Degenerate children (Sir 22:3-22:8)

“It is a disgrace

To be the father

Of an undisciplined son.

The birth of a daughter

Is a loss.

A sensible daughter

Obtains a husband of her own.

But the daughter

Who acts shamefully

Is a grief to her father.

An impudent daughter

Disgraces her father.

She disgraces her husband.

She is despised by both.

Like music in time of mourning

Is an ill-timed conversation.

But thrashing is wisdom at all times.

Discipline is wisdom at all times.

Children who are brought up

In a good life,

Conceal the lowly birth of their parents.

Children who are disdainfully haughty

Stain the nobility of their kindred.

Children who are boorish

Stain the nobility of their kindred.”

What happens if you have bad kids, degenerate children? Sirach warns that an undisciplined son is a disgrace to his father. Notice that he says that the birth of a daughter is considered to be a loss. The obvious importance of the male son runs throughout all of these biblical writings. A sensible daughter is able to get her own husband. The shameful daughter, however, disgraces both her father and her husband. There is a proper time for everything, but thrashing and disciplining children is wise at all times. Once again, Sirach insists that children should be disciplined all the time. If your children are brought up well, this will conceal the lowly background of you, his or her parents. However, the opposite is also true. Children who are disrespectful, haughty, and boorish stain whatever noble birth the parents and their family may have.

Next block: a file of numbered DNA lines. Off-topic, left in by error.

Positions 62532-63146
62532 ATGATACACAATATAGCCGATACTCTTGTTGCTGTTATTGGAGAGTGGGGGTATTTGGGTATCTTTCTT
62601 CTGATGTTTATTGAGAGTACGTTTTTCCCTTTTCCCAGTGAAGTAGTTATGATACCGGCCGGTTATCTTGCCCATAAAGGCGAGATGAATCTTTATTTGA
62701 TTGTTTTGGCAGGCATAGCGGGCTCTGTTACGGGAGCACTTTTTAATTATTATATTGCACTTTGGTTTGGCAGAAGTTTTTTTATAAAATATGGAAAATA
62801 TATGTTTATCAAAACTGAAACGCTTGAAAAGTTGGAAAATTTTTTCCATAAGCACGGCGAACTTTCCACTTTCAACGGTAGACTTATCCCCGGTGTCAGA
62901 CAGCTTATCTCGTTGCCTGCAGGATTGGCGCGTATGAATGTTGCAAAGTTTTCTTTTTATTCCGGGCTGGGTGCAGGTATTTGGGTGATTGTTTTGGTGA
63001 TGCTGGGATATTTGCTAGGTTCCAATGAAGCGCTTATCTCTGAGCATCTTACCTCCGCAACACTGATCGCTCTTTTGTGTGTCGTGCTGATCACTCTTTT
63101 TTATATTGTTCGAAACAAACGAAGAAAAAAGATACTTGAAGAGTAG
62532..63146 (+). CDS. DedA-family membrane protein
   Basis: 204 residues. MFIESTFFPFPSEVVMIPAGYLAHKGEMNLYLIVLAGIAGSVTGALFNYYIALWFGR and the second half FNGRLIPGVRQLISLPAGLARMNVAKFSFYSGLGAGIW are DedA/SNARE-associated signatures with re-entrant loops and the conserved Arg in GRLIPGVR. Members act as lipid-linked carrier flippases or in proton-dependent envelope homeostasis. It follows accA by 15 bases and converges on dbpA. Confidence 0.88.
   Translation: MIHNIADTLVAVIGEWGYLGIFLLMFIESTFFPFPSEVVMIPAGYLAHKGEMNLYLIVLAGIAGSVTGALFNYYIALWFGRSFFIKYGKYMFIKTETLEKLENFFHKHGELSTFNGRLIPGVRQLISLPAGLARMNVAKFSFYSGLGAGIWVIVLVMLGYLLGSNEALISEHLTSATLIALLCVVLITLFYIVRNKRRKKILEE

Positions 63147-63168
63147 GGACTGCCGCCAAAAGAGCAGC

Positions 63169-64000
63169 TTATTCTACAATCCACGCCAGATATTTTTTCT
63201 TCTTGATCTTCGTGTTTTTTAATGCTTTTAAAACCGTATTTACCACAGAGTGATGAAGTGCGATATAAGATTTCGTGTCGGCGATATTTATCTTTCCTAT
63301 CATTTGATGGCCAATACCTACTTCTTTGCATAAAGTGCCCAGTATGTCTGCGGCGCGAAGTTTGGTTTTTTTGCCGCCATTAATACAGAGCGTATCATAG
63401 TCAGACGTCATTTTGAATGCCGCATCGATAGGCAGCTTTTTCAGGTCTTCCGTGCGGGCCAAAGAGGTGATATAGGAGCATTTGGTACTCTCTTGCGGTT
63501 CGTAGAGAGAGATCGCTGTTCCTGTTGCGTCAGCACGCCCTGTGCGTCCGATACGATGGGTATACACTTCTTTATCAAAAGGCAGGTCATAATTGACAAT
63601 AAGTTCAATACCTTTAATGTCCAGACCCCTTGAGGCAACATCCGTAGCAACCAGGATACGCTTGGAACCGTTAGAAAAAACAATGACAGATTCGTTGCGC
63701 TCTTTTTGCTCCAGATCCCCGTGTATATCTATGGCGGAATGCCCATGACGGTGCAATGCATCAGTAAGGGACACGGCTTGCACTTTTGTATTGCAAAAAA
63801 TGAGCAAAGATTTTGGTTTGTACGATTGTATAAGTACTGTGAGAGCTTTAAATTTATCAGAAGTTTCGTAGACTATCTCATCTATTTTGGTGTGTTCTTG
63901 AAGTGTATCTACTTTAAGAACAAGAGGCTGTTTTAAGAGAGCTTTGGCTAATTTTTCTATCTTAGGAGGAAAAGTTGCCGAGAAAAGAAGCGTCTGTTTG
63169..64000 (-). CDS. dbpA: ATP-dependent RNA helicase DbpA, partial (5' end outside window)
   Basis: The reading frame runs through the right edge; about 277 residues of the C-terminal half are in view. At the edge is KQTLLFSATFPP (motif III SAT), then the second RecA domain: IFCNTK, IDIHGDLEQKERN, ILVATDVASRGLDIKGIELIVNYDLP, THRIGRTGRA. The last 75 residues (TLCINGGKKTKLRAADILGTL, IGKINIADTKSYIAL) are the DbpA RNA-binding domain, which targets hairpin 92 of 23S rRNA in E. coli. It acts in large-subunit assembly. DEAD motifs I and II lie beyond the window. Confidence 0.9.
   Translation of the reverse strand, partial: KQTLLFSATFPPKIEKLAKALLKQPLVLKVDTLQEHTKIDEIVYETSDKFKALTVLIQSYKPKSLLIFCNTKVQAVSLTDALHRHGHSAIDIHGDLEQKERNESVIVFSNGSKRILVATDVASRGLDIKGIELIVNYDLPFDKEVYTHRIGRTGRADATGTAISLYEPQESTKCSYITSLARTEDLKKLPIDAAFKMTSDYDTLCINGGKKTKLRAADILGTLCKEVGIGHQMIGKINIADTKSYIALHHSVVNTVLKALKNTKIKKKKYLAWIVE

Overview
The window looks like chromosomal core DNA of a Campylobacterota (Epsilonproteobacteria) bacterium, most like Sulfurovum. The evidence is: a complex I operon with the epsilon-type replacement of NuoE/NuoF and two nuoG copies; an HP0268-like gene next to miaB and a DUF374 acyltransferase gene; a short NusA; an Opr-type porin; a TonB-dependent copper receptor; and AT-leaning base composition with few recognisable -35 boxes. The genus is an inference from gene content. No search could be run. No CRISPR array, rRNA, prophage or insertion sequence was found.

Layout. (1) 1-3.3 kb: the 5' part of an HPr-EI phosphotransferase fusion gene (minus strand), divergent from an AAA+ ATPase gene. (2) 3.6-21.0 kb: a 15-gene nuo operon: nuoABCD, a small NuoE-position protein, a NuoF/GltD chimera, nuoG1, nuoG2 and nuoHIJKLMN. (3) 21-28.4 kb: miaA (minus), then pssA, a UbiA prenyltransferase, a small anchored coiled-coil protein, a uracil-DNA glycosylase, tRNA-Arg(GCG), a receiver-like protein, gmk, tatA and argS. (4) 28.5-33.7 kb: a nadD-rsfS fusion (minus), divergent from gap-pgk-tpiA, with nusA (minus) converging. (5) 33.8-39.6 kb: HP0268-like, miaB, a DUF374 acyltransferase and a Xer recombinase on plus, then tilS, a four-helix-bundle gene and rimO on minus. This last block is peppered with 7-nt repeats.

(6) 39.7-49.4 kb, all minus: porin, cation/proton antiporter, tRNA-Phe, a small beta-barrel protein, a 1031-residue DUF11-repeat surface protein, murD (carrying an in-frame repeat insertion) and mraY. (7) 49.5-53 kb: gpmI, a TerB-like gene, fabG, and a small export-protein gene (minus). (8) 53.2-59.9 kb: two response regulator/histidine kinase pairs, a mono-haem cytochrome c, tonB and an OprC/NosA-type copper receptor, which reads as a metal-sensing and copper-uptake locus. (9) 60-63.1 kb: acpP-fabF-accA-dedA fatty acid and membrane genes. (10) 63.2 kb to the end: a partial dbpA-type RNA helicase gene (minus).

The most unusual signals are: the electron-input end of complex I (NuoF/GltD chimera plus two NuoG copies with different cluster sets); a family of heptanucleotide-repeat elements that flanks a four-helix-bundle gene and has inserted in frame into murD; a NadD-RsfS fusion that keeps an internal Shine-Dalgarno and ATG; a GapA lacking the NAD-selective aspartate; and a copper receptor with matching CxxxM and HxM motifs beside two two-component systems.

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Wisdom as a lover (Wis 8:2-8:4)

“I loved her.

I sought her

From my youth.

I desired to take her

For my bride.

I became enamored

Of her beauty.

She glorifies her noble birth

By living with God.

The Lord of all loves her.

She is an initiate

In the knowledge of God.

She is

An associate in his works.”

Now we have a profession of love for wisdom. This author seems to think that wisdom is his lover. He has loved (ἐφίλησα) her since his youth. He wanted to marry (νύμφην) her because of her beauty. She had a noble birth. She lives with God (συμβίωσιν Θεοῦ), the Lord of all. She has knowledge about God (τοῦ Θεοῦ ἐπιστήμης). She associates with God in his works (τῶν ἔργων αὐτοῦ). This almost appears like a mystical union of the author (Solomon) and his lover, wisdom. This sounds more like the medieval mystical nuns who loved Jesus and wanted to be his bride, but only here it is from a male perspective.